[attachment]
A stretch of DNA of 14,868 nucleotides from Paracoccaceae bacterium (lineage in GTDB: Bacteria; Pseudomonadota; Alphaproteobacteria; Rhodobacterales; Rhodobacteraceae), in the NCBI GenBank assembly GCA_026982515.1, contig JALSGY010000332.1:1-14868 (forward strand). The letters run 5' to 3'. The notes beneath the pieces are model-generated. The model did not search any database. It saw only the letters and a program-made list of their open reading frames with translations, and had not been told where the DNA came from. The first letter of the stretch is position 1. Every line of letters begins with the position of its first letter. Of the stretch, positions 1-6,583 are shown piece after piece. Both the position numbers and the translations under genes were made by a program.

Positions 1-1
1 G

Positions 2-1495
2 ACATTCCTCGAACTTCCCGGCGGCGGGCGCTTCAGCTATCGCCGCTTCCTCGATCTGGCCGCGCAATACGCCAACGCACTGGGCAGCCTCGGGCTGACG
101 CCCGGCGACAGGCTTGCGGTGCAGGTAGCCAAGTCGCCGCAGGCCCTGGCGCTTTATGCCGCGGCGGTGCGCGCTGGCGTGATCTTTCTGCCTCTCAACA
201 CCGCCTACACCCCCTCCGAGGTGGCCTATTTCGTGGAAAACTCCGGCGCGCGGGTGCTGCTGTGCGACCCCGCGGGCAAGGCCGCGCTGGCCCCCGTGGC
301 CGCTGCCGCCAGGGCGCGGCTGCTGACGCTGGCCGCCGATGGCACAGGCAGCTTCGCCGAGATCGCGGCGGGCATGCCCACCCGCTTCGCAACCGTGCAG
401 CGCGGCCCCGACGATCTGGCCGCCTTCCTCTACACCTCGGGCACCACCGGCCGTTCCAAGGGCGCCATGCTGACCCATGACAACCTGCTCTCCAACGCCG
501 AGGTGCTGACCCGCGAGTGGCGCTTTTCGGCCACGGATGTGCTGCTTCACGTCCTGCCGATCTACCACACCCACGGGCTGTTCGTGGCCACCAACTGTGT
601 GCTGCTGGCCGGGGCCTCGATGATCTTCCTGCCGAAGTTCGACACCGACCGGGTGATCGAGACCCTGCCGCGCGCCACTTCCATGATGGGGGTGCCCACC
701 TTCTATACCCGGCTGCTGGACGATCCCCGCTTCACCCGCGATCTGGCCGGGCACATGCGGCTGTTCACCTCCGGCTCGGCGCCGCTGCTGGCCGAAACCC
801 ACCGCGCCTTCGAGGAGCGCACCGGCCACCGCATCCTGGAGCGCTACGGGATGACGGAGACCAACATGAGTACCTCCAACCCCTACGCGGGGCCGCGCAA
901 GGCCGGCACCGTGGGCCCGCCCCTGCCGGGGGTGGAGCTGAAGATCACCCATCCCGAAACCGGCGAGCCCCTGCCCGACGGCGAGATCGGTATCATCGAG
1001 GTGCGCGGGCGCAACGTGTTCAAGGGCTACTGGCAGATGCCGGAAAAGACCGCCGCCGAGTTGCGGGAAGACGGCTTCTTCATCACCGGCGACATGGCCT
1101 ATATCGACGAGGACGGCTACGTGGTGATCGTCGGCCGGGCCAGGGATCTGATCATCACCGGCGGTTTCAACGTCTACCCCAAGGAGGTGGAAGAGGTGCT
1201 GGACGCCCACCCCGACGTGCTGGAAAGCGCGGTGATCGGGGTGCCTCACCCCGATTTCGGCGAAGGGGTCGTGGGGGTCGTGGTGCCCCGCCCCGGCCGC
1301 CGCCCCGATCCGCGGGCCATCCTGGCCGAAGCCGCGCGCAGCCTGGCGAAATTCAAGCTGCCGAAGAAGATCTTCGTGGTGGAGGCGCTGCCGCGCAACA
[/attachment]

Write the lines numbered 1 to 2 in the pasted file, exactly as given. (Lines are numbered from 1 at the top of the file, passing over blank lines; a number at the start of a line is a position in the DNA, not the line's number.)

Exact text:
A stretch of DNA of 14,868 nucleotides from Paracoccaceae bacterium (lineage in GTDB: Bacteria; Pseudomonadota; Alphaproteobacteria; Rhodobacterales; Rhodobacteraceae), in the NCBI GenBank assembly GCA_026982515.1, contig JALSGY010000332.1:1-14868 (forward strand). The letters run 5' to 3'. The notes beneath the pieces are model-generated. The model did not search any database. It saw only the letters and a program-made list of their open reading frames with translations, and had not been told where the DNA came from. The first letter of the stretch is position 1. Every line of letters begins with the position of its first letter. Of the stretch, positions 1-6,583 are shown piece after piece. Both the position numbers and the translations under genes were made by a program.

Positions 1-1